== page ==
Wanted: Revolutionaries to Transform the Teaching Profession into the Learning Profession. Apply Within!

By Mary-Dean Barringer, CEO, All Kinds of Minds

The Teachers of 2030,” in the May 2010 issue of Educational Leadership, is a thought-provoking article about the future of the teaching profession. Authors Renee Moore and Barnett Berry draw attention to the fact that an important voice is missing from current education policy discussions – particularly those around teacher effectiveness and student learning – the teacher’s. They make a compelling case that we must bring the teacher perspective from the margins to center stage, and they provide insight into how practicing educators often have a more inspiring vision for changes that could better support learning than those who are currently dominating the microphone in today’s national education discourse.

The article’s Teachers of 2030 see what many of the futurists quoted in our book, Schools for All Kinds of Minds, describe. They envision a future where the Internet facilitates more “personalized learning,” where accountability systems are tied to individual student growth, where learning comes from both “near and far,” and where “teacherpreneurism” facilitates the deployment of educator expertise in new, varied, and creative ways. These ideas echo a similar vision suggested by the KnowledgeWorks Foundation in their 2020 Forecast: Creating the Future of Learning, which contends that these changes are coming and will be here faster than most of us realize.

Underlying all of these futuristic ideas about the teaching profession is that it will – and must – transform into a learning profession. Thus, I challenge the teachers and other educators who have taken part in All Kinds of Minds’ work over the past decade to speak up and lend your voices to bringing about this transformation. Why? Because I believe this transformation is what will broadly enable breakthrough knowledge about learning variation to help our most complex learners find success, and at the same time help us re-invent education for the benefit of all.

So how do we begin to create a learning profession? I invite you to spend some time this summer reflecting on this question – and engaging with us and with each other in a conversation about it.

Here are some ideas to get this conversation started:

  • Take 15 minutes and watch Sir Ken Robinson’s recent TED talk, in which he suggests that we are facing a second climate crisis — one that involves human resources instead of natural resources. He argues that we make poor use of talent and that schools are the biggest contributor to dislocating people from their talents. He notes that as with natural resources, we often have to dig deep to discover individual talent resources. Sir Robinson asks, “Can we start a learning revolution to end the human resource crisis?”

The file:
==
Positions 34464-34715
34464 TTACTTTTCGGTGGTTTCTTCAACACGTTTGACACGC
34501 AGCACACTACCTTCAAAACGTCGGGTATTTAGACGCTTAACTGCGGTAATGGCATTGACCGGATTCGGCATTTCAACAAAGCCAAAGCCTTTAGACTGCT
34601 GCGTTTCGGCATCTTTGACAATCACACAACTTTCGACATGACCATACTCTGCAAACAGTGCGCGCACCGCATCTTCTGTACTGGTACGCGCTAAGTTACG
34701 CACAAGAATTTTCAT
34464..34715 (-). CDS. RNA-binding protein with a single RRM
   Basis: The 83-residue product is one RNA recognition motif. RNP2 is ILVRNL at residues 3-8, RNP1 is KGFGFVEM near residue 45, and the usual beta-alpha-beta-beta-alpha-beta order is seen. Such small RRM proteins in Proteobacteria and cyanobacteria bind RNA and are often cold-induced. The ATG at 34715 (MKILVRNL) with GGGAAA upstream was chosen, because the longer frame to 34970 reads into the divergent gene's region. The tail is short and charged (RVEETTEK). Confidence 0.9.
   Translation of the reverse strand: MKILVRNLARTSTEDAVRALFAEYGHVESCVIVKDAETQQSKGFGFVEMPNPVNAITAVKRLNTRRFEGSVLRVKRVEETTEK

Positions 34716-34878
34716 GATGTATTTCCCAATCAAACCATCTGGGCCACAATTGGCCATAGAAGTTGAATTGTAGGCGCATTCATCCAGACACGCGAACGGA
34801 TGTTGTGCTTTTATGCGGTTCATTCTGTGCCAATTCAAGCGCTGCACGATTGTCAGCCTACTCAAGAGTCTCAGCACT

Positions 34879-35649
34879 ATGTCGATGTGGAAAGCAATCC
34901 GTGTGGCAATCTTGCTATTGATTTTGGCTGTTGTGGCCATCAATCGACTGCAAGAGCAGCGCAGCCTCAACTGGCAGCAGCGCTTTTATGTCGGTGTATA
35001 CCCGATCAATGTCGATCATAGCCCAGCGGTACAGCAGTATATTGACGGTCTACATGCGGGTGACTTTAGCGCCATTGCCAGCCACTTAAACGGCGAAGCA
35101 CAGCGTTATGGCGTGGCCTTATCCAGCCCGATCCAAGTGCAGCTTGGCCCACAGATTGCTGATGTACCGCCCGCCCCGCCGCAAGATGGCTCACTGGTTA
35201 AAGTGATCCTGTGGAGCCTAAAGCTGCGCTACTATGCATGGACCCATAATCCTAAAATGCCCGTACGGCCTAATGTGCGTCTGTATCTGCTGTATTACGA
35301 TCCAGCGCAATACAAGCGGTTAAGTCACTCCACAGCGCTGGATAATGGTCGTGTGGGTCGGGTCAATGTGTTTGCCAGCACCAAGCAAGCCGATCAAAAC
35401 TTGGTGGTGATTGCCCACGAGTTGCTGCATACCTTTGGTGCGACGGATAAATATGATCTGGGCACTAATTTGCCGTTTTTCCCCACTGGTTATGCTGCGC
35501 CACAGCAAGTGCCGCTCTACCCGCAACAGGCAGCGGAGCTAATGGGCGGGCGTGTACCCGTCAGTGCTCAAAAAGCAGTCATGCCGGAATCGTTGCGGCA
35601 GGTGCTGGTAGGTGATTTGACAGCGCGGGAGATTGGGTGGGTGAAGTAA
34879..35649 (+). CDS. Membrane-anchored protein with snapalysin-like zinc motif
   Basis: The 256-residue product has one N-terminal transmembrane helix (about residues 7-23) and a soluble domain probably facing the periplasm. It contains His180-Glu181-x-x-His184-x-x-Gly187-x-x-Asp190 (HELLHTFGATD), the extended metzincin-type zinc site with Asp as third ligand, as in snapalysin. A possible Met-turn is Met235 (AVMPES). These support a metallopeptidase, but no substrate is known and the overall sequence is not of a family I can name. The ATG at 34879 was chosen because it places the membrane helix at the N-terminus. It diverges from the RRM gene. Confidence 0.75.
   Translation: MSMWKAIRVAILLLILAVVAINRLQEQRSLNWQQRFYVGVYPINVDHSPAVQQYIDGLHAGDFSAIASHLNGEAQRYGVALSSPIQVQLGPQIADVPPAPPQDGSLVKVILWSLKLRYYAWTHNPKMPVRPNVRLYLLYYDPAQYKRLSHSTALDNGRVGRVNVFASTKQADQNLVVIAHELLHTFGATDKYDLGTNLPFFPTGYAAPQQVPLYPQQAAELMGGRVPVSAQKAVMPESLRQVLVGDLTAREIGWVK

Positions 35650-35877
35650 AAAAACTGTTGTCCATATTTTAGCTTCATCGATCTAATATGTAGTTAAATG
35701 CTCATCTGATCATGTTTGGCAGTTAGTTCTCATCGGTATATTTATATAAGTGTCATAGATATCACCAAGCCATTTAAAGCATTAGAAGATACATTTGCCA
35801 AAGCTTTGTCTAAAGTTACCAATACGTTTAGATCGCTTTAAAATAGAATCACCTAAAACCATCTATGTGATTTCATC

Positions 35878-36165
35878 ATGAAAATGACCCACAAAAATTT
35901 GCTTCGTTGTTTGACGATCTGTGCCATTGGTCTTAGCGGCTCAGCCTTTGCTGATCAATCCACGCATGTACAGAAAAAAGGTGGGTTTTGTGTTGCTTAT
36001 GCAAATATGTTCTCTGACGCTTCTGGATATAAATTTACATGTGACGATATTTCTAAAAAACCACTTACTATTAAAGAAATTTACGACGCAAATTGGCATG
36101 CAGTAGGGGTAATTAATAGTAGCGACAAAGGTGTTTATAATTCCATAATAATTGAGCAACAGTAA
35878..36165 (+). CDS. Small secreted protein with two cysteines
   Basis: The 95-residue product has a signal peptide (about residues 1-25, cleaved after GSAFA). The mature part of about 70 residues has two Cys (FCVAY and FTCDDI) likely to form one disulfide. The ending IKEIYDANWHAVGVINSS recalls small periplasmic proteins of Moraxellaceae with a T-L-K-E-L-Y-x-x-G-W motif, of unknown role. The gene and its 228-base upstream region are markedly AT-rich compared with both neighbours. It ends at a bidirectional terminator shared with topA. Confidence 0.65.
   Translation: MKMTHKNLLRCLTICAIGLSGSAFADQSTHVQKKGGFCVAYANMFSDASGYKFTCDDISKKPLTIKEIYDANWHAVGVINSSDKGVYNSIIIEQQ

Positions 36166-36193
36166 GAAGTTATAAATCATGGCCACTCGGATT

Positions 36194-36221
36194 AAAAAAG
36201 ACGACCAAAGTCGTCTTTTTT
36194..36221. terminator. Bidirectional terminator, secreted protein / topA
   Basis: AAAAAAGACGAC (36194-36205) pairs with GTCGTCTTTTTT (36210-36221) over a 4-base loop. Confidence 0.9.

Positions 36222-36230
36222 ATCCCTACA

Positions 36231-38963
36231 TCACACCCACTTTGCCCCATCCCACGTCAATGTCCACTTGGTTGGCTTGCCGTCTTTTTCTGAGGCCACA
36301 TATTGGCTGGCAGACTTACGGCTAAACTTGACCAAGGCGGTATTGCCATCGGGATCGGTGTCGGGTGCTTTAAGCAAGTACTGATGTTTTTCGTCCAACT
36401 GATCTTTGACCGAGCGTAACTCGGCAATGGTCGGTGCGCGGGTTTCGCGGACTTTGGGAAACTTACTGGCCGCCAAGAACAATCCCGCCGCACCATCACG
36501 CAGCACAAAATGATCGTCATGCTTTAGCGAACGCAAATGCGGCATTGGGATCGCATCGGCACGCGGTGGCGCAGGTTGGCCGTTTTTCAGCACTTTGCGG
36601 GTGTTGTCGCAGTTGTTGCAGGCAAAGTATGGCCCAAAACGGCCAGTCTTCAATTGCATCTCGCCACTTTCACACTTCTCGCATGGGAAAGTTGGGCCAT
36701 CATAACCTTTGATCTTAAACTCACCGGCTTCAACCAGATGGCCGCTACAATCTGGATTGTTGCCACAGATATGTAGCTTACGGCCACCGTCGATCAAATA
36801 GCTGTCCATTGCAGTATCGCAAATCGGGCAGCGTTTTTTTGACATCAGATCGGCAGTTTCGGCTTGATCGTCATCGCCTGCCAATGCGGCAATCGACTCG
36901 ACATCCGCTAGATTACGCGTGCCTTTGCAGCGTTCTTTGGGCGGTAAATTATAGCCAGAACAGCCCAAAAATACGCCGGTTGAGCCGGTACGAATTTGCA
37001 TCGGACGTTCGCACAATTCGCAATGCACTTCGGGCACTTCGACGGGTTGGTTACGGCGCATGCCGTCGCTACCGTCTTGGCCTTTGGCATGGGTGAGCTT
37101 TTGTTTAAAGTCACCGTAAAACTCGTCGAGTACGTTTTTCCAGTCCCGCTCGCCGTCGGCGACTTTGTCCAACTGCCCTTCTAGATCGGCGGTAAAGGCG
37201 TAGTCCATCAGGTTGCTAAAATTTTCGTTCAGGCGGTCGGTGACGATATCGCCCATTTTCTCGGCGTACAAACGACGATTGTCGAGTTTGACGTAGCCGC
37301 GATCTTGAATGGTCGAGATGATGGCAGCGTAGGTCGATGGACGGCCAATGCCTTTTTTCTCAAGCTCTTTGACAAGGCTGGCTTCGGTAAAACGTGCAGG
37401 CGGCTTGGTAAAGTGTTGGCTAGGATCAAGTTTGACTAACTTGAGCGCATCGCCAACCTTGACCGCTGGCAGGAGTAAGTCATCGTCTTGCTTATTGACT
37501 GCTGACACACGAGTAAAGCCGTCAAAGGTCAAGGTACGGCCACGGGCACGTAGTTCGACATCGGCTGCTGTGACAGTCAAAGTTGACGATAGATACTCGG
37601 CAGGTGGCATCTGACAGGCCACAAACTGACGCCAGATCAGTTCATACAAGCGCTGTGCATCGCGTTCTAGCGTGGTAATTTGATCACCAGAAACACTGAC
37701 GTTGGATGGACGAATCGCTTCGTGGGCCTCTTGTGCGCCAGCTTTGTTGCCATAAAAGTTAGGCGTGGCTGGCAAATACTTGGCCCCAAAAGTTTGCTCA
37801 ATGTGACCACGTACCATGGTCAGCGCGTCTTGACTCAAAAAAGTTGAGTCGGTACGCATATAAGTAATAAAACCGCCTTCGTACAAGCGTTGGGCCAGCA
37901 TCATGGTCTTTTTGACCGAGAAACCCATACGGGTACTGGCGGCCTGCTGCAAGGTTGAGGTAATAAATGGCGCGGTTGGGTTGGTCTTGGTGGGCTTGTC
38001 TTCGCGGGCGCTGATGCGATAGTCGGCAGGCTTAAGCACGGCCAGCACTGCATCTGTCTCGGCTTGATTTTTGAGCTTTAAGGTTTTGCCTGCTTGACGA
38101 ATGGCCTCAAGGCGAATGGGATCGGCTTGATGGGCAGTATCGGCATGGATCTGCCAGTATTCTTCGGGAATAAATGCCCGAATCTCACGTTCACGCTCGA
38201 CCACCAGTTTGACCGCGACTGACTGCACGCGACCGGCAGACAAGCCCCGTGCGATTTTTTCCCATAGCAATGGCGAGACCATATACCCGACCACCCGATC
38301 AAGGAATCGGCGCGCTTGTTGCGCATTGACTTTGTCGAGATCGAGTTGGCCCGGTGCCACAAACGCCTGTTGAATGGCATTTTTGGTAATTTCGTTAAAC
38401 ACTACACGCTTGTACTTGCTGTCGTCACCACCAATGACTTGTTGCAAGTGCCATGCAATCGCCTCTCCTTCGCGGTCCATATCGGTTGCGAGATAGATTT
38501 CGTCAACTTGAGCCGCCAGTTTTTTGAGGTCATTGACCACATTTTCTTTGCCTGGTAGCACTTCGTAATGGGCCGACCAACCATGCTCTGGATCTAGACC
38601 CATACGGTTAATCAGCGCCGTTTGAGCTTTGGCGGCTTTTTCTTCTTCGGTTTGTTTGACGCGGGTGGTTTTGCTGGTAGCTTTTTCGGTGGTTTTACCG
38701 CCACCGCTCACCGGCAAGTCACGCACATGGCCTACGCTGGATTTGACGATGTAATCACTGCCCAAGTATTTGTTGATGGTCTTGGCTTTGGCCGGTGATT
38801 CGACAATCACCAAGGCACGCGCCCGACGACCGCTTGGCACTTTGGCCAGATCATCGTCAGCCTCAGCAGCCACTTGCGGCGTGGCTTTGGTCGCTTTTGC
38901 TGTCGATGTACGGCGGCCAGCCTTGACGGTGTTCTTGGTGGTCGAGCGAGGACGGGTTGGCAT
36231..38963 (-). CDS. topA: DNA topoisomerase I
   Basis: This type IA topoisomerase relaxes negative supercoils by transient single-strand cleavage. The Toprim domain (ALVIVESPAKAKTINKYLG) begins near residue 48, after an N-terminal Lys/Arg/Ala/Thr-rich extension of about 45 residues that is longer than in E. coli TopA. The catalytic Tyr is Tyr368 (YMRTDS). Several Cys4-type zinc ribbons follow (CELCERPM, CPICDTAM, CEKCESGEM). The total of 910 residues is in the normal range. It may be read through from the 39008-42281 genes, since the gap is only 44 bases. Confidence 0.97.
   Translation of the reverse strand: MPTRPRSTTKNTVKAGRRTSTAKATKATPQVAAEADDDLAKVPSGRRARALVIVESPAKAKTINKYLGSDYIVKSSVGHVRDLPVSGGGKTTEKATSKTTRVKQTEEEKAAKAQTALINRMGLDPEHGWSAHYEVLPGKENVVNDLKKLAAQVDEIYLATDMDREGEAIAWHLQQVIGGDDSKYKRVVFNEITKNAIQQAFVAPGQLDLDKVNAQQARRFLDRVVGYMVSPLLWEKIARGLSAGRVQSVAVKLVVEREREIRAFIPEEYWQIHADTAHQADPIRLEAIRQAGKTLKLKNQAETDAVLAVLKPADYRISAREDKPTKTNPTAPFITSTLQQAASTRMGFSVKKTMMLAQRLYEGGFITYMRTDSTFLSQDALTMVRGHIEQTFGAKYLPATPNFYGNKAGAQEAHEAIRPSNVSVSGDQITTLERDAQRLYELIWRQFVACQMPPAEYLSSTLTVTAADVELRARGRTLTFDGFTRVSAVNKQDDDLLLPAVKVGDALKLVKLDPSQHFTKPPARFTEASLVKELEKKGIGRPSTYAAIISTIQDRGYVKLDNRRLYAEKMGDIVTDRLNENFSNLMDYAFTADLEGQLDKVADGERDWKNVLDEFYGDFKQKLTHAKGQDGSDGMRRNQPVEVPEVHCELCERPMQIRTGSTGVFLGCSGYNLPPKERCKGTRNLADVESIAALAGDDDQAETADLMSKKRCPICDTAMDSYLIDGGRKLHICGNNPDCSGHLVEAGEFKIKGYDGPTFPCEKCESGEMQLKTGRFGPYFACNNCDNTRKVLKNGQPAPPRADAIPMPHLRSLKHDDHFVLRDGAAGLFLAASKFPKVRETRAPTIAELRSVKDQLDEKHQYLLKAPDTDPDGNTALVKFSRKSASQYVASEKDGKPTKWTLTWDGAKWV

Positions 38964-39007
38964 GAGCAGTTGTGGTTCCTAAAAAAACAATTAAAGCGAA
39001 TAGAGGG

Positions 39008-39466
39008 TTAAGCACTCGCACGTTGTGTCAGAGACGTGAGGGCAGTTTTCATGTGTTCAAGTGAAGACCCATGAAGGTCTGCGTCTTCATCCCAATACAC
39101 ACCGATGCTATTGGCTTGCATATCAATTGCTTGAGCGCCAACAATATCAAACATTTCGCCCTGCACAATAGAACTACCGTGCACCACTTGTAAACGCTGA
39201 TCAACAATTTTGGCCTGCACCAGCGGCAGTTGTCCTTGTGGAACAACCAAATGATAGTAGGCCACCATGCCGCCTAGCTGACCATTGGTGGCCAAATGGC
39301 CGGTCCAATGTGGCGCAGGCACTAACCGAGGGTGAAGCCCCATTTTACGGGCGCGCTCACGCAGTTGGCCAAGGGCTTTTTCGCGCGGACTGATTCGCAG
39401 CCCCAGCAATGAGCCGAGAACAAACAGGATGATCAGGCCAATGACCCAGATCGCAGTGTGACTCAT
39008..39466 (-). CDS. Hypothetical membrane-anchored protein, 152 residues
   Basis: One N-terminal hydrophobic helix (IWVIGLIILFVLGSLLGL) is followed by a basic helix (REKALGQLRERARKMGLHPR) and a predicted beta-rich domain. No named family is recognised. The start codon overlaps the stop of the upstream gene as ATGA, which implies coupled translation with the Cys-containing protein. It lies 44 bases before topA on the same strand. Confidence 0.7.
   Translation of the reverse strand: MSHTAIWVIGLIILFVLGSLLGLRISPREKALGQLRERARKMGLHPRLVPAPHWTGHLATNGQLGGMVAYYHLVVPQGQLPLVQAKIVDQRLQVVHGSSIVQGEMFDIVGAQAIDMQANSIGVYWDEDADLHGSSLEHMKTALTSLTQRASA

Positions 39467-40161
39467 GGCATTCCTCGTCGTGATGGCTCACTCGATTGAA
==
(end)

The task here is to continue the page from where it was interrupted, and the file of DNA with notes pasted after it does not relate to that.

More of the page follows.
• Stacy Parker-Fisher, program officer at the Oak Foundation, wonders about creating a “learning expert corps” modeled after Teach for America. “What would schools do if they had learning experts come in for a few years as part of their human capital systems? How would they use them?”
  • Karen Triplett, an All Kinds of Minds facilitator in North Carolina, dreams of running a summer “Mind Camp” for students. “Imagine: It would be an experience where everyone would discover their learning profiles. They would unearth their talents and strengths, claim their passions and affinities, and learn strategies for dealing with the things they just aren’t wired to naturally do well.”
  • A California charter school featured on John Merrow’s Learning Matters launched a brilliant idea for the last six weeks of school following end-of-year testing. Teachers are given the freedom to teach what they love and create “selectives” for students. Student groups put on a theatrical production, take part in a local government initiative, delve into a genre of literature, create instructional media games. Teachers and students alike get to pursue what they love to learn and do, and it’s a great way to discover talents and affinities.

What steps can we pledge to take as today’s learning revolutionaries? How can we work toward making the understanding of an individual’s learning profile the foundation for each student’s educational trajectory? In what other ways can we bring a stronger focus on using affinities and passions to guide a student’s mastery of key tasks, processes and scholarship?

Raise your voice. Become a revolutionary. Post a comment here or our Facebook page. Create a YouTube presentation and share it with us. React to these ideas and offer up your own. Share what you think we need to do to transform the teaching profession into the learning profession.

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5 thoughts on “Wanted: Revolutionaries to Transform the Teaching Profession into the Learning Profession. Apply Within!

  1. I’m glad to see that educators (learning variation leaders)are finally seen as revolutionaries. We have the potential to determine students’ individual cognitive success. Our learning profile’s determines our best success.

  2. Shaun, actually, I do not think our learning profile determines our best success. I think our success comes from motivation, and motivation is a little oblivious of our learning profile. We love what we love, and the rest of us has to run to catch up.

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